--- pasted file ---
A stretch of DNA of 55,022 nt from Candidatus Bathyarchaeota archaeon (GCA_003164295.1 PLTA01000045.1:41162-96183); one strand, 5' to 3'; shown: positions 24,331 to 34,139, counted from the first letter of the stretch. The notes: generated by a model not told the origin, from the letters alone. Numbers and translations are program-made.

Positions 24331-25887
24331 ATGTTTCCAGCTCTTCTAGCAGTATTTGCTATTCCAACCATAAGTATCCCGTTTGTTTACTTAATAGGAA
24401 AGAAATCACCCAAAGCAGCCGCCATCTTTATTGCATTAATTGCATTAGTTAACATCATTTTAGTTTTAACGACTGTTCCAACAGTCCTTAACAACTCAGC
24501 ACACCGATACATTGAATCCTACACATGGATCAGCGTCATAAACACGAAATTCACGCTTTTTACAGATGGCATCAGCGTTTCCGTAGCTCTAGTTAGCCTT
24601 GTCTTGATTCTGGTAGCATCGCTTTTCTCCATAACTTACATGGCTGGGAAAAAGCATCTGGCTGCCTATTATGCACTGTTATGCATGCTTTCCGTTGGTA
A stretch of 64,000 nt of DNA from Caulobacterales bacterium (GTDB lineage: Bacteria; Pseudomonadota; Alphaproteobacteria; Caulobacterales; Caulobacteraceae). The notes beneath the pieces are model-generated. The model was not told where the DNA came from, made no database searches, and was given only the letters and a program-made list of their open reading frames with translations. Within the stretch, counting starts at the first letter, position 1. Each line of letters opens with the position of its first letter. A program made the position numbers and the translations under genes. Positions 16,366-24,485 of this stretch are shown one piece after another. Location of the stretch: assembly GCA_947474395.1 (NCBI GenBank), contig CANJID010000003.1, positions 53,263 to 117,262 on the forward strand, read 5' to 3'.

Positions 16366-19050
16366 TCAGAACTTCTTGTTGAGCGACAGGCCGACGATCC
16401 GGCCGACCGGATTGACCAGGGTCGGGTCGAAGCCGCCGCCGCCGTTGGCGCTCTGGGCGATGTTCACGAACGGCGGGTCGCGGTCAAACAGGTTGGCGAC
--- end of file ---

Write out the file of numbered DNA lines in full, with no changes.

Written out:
A stretch of DNA of 55,022 nt from Candidatus Bathyarchaeota archaeon (GCA_003164295.1 PLTA01000045.1:41162-96183); one strand, 5' to 3'; shown: positions 24,331 to 34,139, counted from the first letter of the stretch. The notes: generated by a model not told the origin, from the letters alone. Numbers and translations are program-made.

Positions 24331-25887
24331 ATGTTTCCAGCTCTTCTAGCAGTATTTGCTATTCCAACCATAAGTATCCCGTTTGTTTACTTAATAGGAA
24401 AGAAATCACCCAAAGCAGCCGCCATCTTTATTGCATTAATTGCATTAGTTAACATCATTTTAGTTTTAACGACTGTTCCAACAGTCCTTAACAACTCAGC
24501 ACACCGATACATTGAATCCTACACATGGATCAGCGTCATAAACACGAAATTCACGCTTTTTACAGATGGCATCAGCGTTTCCGTAGCTCTAGTTAGCCTT
24601 GTCTTGATTCTGGTAGCATCGCTTTTCTCCATAACTTACATGGCTGGGAAAAAGCATCTGGCTGCCTATTATGCACTGTTATGCATGCTTTCCGTTGGTA
A stretch of 64,000 nt of DNA from Caulobacterales bacterium (GTDB lineage: Bacteria; Pseudomonadota; Alphaproteobacteria; Caulobacterales; Caulobacteraceae). The notes beneath the pieces are model-generated. The model was not told where the DNA came from, made no database searches, and was given only the letters and a program-made list of their open reading frames with translations. Within the stretch, counting starts at the first letter, position 1. Each line of letters opens with the position of its first letter. A program made the position numbers and the translations under genes. Positions 16,366-24,485 of this stretch are shown one piece after another. Location of the stretch: assembly GCA_947474395.1 (NCBI GenBank), contig CANJID010000003.1, positions 53,263 to 117,262 on the forward strand, read 5' to 3'.

Positions 16366-19050
16366 TCAGAACTTCTTGTTGAGCGACAGGCCGACGATCC
16401 GGCCGACCGGATTGACCAGGGTCGGGTCGAAGCCGCCGCCGCCGTTGGCGCTCTGGGCGATGTTCACGAACGGCGGGTCGCGGTCAAACAGGTTGGCGAC